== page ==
myths The Weirdest Stories from Norse Mythology  

Laura Allan
223 votes 82 voters 16.0k views 15 items Embed

List Rules Vote up the strangest tale from the North

Norse mythology isn't nearly as bright and cheery as it's shown in the recent Marvel movies. Sure, most people have at least heard of Ragnarok, the great end of all things, and people know that it involves fire and a lot of death. But there are many more Norse myths that are often disturbing, disgusting, and sometimes downright funny. And yes, before you ask, Loki is involved in most of them.

You see, the gods in ancient Norse myths had one thing in common with the Greek gods: they were fallible and totally capable of messing things up. They drank too much, they slept around, they messed with mortals just for fun, they ended up getting a lot of people killed... ok, so they had a lot in common with the Greek gods. 

So, prepare yourself for strange monsters, weird punishments, a world made of body parts, and trickery the likes of which you've never seen. Get excited, because it's about to get weird, Norse-style. 
Loki Becomes a Mare, Because H... is listed (or ranked) 1 on the list The Weirdest Stories from Norse Mythology
Photo: Oslo rĂ„dhus / Oslo City Hall/flickr/CC-BY-NC 2.0
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Loki Becomes a Mare, Because He Really Likes Horses

Let's just put it out there right now that, as far as sleeping around goes, Loki gives Zeus a run for his money. Case in point: Loki really liked the stallion, Svadilfari, of a mason worker who was building a great wall for the gods. This mason worker was also a giant, who the gods wanted to go away, so Loki offered to help by "distracting" the giant's horse. In order to get close to this stallion, Loki changed himself into a mare and then ran off into the woods with him to mate. Because, as we said, he really really liked this horse, so it seemed like the thing to do.

Mare Loki became pregnant by the stallion, and then gave birth to an eight-legged steed named Slepnir. This monster-horse then became Odin's steed, who you might have seen for a moment in the movie Thor, when Odin comes to rescue his dumb son from the Ice Giants. We'll talk about more of Loki's abomination children later. 
The Gods Make a Giantess Laugh... is listed (or ranked) 2 on the list The Weirdest Stories from Norse Mythology
Photo:  Haukurth/Wikimedia Commons
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The Gods Make a Giantess Laugh So She Doesn't Kill Them All

Occasionally, Loki did prove himself to be useful for something. In one case, the gods were approached by a giantess, Skadi, whose father they'd slain, demanding vengeance. After some seriously amazing negotiating, the gods managed to convince her to take some reparations instead. The first was a husband of her choosing (though she had to choose him only by his feet); the second was memorializing her father's eyes in the stars; and the third was giving her one good, honest-to-god laugh.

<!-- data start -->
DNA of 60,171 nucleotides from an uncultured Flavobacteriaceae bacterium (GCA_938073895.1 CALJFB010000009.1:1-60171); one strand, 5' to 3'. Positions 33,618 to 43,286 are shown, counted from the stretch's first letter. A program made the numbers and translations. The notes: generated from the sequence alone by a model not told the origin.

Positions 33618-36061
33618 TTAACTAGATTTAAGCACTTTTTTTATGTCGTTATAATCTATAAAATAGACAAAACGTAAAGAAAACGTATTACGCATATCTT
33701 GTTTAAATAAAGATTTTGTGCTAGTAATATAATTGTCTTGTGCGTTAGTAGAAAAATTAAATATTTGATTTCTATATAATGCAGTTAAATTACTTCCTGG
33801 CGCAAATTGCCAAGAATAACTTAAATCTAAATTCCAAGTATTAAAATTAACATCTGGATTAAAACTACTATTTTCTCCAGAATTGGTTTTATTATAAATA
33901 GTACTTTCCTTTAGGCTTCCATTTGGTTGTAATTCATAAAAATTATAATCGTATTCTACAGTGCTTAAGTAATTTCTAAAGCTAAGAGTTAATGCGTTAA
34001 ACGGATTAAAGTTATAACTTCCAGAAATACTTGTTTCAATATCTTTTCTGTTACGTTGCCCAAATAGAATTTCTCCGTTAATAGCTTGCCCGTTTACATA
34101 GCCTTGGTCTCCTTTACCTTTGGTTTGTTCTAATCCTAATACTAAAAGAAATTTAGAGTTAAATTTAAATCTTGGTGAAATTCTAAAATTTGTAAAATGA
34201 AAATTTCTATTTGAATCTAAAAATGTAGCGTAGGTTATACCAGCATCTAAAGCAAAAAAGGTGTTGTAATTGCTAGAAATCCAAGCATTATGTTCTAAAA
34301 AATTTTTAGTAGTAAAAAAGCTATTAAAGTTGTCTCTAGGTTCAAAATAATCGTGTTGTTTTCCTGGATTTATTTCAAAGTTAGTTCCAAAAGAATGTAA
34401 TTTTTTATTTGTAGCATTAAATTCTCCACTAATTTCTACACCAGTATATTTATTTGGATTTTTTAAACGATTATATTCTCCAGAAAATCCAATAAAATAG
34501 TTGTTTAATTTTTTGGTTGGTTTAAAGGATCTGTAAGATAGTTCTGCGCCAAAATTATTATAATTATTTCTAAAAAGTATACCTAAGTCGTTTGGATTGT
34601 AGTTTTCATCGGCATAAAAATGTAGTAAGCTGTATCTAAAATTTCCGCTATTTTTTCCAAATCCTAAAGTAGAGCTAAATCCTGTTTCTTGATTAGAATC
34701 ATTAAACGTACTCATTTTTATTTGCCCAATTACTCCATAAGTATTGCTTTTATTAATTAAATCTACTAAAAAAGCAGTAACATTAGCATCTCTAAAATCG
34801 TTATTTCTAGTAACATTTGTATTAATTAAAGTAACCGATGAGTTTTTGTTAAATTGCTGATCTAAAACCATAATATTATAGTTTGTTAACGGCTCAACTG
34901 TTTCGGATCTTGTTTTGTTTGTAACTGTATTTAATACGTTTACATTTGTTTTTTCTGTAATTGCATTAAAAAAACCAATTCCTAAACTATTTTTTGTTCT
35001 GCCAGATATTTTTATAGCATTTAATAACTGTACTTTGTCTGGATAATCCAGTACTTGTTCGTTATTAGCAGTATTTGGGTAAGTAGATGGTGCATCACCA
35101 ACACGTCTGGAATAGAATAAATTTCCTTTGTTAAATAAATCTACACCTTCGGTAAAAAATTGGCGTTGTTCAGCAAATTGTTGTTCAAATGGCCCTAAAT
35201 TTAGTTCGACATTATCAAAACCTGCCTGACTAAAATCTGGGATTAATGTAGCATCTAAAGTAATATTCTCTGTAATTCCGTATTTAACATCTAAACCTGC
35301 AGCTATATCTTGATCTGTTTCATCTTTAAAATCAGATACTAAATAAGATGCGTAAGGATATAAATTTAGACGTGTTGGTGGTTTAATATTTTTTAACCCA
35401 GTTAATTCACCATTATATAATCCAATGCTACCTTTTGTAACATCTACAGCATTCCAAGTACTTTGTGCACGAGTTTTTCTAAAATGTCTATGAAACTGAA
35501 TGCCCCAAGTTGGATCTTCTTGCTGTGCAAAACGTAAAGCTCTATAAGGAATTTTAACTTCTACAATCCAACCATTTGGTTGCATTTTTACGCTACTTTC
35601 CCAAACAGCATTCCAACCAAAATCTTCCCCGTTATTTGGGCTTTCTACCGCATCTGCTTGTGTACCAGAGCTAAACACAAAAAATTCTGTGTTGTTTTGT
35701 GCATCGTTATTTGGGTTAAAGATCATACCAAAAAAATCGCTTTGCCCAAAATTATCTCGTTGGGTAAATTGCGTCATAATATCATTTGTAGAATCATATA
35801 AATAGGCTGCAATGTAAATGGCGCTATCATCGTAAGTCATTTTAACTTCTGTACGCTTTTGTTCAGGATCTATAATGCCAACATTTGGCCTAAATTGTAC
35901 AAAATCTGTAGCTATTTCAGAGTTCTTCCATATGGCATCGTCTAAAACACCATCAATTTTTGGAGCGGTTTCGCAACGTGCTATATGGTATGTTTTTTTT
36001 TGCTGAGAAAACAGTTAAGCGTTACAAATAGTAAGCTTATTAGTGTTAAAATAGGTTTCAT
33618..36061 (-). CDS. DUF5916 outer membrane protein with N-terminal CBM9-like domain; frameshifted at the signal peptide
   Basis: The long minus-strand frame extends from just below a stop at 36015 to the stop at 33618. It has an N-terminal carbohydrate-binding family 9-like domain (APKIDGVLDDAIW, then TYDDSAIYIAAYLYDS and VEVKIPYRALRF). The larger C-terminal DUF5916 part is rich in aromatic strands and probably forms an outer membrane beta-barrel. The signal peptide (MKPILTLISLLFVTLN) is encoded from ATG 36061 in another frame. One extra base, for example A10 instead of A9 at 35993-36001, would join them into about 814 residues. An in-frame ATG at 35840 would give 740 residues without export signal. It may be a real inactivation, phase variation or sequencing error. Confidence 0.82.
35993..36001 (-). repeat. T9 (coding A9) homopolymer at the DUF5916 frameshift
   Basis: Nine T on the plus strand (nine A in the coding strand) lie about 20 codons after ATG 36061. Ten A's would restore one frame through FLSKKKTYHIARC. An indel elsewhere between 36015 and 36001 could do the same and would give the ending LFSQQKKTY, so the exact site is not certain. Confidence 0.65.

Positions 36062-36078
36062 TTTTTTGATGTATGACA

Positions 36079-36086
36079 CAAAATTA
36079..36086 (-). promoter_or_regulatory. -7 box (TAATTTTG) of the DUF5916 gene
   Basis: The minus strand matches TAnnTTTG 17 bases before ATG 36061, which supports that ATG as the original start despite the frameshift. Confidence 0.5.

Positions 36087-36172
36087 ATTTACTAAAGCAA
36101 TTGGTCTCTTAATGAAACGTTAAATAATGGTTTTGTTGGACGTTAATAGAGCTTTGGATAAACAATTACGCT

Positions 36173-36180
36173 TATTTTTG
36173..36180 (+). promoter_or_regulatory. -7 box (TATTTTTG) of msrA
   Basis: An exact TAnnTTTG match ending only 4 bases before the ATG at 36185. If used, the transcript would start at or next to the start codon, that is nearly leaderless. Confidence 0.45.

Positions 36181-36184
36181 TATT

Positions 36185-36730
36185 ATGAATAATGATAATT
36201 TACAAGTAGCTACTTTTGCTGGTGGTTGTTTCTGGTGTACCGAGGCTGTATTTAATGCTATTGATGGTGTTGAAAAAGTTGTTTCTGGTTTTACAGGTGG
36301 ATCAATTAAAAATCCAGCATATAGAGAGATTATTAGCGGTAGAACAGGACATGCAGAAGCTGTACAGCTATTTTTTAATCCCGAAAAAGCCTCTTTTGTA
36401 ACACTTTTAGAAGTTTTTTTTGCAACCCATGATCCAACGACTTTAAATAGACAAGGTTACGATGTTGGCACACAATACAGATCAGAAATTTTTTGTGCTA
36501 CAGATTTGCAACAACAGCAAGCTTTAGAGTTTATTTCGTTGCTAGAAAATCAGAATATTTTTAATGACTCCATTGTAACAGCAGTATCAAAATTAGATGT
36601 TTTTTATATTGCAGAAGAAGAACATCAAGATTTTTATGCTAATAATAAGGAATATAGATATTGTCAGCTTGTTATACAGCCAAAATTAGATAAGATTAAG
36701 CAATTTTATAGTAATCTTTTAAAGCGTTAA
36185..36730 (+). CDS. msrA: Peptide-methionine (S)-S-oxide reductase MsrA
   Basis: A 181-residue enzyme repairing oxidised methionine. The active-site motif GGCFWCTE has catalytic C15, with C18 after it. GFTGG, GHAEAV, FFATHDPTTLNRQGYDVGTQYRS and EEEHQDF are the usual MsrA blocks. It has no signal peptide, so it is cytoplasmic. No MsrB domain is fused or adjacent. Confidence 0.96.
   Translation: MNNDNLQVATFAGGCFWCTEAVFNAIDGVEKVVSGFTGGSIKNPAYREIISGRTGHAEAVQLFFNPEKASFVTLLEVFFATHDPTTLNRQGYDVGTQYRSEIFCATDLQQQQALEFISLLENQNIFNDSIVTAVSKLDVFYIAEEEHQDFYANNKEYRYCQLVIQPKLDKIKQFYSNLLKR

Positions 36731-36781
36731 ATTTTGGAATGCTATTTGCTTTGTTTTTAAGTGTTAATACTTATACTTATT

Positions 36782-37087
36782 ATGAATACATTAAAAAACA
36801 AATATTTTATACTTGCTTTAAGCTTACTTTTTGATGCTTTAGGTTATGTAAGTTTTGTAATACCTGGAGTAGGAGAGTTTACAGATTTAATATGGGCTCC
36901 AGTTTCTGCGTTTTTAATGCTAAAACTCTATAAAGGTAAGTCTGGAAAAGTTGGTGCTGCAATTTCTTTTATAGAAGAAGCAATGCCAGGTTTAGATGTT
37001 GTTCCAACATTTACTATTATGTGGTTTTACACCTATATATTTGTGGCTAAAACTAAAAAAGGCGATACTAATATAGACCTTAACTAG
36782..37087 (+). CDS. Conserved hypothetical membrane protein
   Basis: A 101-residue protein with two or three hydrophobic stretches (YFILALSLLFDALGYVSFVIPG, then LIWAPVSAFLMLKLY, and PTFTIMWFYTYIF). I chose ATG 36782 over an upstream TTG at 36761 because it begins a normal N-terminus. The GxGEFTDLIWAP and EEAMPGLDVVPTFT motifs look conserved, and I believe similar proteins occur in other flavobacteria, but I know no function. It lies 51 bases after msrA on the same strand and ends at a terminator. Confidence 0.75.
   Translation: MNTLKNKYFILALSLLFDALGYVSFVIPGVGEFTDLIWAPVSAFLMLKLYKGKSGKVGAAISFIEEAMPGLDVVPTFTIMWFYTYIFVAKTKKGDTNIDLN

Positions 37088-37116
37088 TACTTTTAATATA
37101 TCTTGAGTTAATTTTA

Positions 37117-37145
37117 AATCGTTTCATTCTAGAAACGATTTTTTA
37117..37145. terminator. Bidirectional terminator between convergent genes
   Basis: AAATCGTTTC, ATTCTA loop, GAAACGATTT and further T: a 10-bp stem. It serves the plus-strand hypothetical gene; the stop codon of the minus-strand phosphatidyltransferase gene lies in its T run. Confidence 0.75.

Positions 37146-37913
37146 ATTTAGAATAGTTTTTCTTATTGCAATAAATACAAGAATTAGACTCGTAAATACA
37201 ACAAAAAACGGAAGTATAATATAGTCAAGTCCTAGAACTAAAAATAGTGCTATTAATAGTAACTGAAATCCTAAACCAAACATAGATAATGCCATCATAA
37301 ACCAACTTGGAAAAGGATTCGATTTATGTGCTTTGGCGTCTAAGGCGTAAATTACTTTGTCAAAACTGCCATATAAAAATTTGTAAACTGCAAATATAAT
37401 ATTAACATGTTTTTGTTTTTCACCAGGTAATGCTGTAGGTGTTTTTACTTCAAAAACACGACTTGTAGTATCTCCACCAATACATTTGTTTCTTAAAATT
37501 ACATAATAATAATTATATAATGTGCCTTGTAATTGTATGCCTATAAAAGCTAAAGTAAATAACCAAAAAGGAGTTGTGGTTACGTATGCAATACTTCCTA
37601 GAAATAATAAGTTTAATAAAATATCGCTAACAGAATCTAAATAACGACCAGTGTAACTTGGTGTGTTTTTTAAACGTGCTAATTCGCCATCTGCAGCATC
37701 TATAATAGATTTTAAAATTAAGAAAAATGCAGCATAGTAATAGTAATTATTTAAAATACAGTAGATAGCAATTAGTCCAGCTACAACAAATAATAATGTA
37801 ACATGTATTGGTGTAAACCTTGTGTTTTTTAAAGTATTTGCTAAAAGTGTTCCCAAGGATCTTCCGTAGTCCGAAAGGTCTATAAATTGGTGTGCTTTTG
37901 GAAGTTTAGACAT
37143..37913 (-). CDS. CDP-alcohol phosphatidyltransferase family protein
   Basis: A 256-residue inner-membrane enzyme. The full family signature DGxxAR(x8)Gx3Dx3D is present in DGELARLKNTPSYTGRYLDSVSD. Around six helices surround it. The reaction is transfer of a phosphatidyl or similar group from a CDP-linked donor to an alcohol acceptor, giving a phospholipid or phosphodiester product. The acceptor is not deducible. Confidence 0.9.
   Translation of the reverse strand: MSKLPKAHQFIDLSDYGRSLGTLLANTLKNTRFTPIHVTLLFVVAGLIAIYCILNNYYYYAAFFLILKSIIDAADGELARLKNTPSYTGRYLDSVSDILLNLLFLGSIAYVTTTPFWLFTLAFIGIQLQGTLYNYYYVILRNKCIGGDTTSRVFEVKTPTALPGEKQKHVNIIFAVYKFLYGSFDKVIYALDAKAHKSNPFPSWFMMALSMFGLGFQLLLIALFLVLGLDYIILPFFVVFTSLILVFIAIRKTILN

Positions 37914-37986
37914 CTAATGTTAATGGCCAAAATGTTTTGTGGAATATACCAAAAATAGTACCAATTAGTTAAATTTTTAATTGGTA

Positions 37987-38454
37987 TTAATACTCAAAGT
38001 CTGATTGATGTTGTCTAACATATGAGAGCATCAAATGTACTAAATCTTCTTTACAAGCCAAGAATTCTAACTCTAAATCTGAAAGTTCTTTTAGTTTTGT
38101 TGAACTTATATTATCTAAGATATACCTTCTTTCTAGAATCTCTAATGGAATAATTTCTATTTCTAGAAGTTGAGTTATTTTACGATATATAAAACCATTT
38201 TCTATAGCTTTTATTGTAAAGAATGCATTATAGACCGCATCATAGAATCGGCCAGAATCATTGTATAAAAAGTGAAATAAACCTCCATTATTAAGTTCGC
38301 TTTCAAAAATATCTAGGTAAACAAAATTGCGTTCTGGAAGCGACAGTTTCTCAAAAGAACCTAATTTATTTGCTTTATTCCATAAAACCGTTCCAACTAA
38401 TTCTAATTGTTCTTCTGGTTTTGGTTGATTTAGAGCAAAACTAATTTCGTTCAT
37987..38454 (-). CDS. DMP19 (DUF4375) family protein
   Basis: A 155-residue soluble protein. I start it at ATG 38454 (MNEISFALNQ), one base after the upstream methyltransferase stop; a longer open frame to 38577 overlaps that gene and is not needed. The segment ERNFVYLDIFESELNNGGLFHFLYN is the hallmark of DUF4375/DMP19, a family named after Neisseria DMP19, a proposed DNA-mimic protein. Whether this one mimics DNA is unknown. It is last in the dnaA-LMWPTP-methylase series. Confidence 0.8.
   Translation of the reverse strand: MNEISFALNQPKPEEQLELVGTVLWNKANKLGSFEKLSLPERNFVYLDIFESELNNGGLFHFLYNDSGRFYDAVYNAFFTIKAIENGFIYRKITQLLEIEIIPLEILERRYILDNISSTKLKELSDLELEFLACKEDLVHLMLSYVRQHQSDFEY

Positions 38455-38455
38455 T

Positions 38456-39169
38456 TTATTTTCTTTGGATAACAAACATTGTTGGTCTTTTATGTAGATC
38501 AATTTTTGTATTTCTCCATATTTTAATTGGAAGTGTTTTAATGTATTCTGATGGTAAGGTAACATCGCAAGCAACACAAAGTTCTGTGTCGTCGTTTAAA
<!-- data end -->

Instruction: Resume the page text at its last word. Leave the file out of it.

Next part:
This last one proved to be the most difficult. They tried and tried, but none were able to make her laugh, so at last they turned to Loki who basically said "Chill, guys, I've got this." What he did then baffles the mind. He brought in a goat and tied one end of a rope to it. Then he tied the other end of the rope to his own testicles and proceeded to have a tug of war with the goat in this way. Both goat and god screamed in pain, and finally Loki collapsed. Only then did the giantess finally laugh. So, while Loki is pretty good at getting a laugh, one must wonder: at what cost?
Grendel's Mom Has Got It G... is listed (or ranked) 3 on the list The Weirdest Stories from Norse Mythology
Photo:  Truthkeeper88 /Wikimedia Commons
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Grendel's Mom Has Got It Going On

Some people know the epic of Beowulf, a Norse hero, and how he slays Grendel. But do you know what happened after that?

Well, Grendel had a mother, who was pretty unhappy that Beowulf had killed her son. She sets about taking revenge by killing pretty much everyone she can find, and by keeping body parts as trophies. Eventually, Beowulf gets wind of this and comes looking for her. Upon seeing her son's killer, Grendel's Mother flies at him an and epic fight ensues.

Now, Grendel is supposed to be the biggest bad guy of all time, but Beowulf quickly finds that his mother is actually much harder to kill, as none of his weapons work on her. There are some weird, somewhat sexual, straddling moments during this fight as well, making the whole thing a little awkward for the hero. Eventually, however, he prevails, and probably permanently remembers the phrase "never piss off a monster's mom." 
The Tree of Life Has an Unreli... is listed (or ranked) 4 on the list The Weirdest Stories from Norse Mythology
Photo: Bob Peterson/flickr/CC-BY 2.0
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The Tree of Life Has an Unreliable Squirrel Who Loves Hatred

According to Norse myth, everything in creation exists on a tree of life called Yggdrasil. In the branches of this tree lives an eagle, and at the base, in the roots, is a dragon. These two creatures greatly hate each other, and it's mostly thanks to a squirrel named Ratatosk, who travels up and down the trunk. This squirrel just loves gossip, and any time the dragon mutters an insult about the eagle, the squirrel runs up and tells the eagle what has been said. Then, when the eagle says something cruel in response, the squirrel runs back down to the roots to inform the dragon. Ratatosk loves the gossip so much that he'll do basically anything to keep it going, even lie. He'll even go so far as to spread unrelated gossip to the gods and others, but his main focus is keeping that hatred between the eagle and the dragon burning. It seems even the ancient Norse knew that squirrels were really dicks.